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Under The Kosciuszko Bridge

As much as I loved the old Kosciuszko Bridge, I’ve grown to love he new one more. At night, driving south southwest on Review Avenue, a factory and cemetery-lined thoroughfare, the view of the glowing bridge, the completed first span and the still-under-construction second span (planned opening: September) is spectacular.

Alas, I returned by day, biking past the entrance to Calvary Cemetery on my left—a reminder of the many souls who’ve passed on (Forgotton New York has posted a thorough introduction to the cemetery)

And the wonderfully weed-wrung wall to my right. From Wikipedia:

A weed is a plant considered undesirable in a particular situation, "a plant in the wrong place".

Sums up how lots of us feel most of the time, n’est pas?

Further up is one of Maspeth’s deadly railroad crossings—21 collisions from 2004 – 2011--a hub of the New York & Atlantic short-haul freight line, carrying building materials, paper, recyclables, beer and flour through Brooklyn and Queens and Nassau and Suffolk Counties. Because of the recently-legislated congestion pricing—bad for trucks—the line will be increasing its share of transport in the coming years. If you want a real thrill, wait here to watch the trains pass here.

Further on, I came to the 40,000 square foot York Studios—which, according to its website, is one of the country’s premier film and television production studios (The Amazing Spider-Man 2, Elementary, John Wick), though you wouldn’t know it from the outside. The studio will soon be moving to a new 350,000 square foot facility in the Soundview section of the Bronx.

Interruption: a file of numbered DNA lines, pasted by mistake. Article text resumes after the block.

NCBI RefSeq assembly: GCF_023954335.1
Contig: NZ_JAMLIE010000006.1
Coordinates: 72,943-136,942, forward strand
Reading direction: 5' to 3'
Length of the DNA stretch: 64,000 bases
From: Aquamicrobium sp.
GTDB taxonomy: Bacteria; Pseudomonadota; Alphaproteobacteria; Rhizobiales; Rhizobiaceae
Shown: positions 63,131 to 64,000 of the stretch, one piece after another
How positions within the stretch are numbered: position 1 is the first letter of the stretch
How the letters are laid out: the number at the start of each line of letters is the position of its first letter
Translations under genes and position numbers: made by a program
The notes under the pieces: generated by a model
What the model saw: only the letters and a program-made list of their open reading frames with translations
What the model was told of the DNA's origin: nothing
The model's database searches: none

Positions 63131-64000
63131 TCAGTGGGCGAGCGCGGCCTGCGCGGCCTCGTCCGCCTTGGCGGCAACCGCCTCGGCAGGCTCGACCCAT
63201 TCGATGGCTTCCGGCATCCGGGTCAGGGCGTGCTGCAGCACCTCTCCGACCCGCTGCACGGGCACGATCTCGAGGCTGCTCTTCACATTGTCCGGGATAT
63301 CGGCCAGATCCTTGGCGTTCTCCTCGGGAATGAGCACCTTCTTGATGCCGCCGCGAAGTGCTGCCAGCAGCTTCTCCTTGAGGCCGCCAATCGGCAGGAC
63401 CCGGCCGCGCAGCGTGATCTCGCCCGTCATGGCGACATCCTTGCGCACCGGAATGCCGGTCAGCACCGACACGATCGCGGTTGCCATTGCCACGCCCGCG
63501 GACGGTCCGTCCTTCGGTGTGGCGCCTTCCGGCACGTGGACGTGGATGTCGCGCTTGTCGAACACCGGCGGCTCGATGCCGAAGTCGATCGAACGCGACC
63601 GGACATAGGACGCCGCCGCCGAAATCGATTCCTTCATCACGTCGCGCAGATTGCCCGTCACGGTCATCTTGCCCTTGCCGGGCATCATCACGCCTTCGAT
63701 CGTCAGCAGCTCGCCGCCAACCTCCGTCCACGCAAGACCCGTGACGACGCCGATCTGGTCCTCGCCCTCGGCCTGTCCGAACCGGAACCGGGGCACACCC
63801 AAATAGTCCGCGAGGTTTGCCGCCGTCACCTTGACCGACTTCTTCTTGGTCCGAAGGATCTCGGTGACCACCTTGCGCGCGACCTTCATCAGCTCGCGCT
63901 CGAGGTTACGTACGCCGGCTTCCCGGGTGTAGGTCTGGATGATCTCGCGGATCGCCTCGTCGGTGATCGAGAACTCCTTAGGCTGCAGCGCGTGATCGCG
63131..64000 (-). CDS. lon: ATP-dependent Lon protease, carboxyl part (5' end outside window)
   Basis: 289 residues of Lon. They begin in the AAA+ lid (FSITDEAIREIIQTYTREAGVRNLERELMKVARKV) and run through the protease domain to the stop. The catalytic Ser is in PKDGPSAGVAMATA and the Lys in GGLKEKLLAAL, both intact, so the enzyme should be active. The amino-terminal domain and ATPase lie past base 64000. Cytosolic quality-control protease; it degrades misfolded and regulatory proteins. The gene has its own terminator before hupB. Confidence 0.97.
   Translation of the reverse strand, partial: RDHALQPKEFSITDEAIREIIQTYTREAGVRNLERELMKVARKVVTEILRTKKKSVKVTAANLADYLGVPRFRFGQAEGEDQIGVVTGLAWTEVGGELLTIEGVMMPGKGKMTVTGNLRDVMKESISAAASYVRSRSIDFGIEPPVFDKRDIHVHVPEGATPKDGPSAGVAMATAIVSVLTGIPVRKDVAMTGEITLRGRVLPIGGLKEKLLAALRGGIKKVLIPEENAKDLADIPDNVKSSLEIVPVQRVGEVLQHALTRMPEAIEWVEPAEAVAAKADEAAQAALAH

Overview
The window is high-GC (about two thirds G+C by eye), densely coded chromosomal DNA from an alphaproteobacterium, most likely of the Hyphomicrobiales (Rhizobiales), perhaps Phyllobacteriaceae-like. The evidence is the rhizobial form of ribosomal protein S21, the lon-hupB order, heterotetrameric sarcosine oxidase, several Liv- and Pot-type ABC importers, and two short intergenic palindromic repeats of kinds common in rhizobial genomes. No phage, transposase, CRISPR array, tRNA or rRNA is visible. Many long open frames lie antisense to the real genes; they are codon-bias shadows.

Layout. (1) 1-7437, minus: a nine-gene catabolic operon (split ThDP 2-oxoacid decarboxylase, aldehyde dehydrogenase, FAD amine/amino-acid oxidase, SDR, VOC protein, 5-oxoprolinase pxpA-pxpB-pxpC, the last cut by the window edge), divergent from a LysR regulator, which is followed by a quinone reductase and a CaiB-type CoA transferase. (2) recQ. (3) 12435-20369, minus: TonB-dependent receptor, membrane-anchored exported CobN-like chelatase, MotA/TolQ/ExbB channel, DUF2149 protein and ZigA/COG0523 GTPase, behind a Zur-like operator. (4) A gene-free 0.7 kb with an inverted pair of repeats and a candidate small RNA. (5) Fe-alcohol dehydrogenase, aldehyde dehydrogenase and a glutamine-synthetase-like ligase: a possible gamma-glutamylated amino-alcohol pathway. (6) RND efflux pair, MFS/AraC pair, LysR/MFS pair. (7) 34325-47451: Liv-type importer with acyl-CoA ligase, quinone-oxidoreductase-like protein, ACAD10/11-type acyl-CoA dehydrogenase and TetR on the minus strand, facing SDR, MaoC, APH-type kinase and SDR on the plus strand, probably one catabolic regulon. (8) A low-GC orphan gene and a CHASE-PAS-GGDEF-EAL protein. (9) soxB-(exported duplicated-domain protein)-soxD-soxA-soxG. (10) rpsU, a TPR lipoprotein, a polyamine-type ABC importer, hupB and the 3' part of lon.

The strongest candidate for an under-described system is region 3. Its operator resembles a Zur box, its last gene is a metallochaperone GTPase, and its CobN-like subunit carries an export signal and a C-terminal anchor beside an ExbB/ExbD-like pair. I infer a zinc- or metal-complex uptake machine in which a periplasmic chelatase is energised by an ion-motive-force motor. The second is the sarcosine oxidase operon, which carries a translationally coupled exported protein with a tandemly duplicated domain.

And then our destination, the Kosciuszko Bridge, though, sadly, during the day. Read this sweet Times elegy to the old bridge, printed a few months before it was destroyed, in which Governor Andrew Cuomo, speaking of his dad—the late Governor Mario Cuomo—says, “The first time I heard my father use expletives was on this bridge.”

Driving often over the finished part of the new Kosciuszko Bridge, I’ve watched with interest the second roadway construction, the after-midnight hardhats, the lighting that glows and fades…but the city below is in some ways more interesting.

The view under the Queens side is surprisingly spare—as if cleanup crews have been working harder than construction crews. Is this New York’s Potemkin Village? Brooklyn side will be a multi-use park called “Under the K.”

I biked on.

Who knew that actual companies buy and sell pallets. Dig the sign.

Last stop in Queens, at the corner of the perfectly-named Rust Street, the now-shuttered Good Fellas Diner, where, in the 1990 Scorsese flick, Henry Hill figured out he was going to get wacked and where Jimmy Conway destroyed a phone booth.

I turned down Maspeth Avenue, crossing back into Brooklyn over the Grand Street Bridge (where Grand Avenue, for some reason becomes Grand Street), the third bridge on this site (the first two were made of wood), a bearer of traffic from the past,

crossing the ever-fetid Newtown Creek, which still stinks and boils.

Final point of interest is 346 Lorimer Street, site of the former offices of the long-defunct Joseph Fallert Brewing History:

Company. Read all about it here.

Not sure which I like more: the building or the website.

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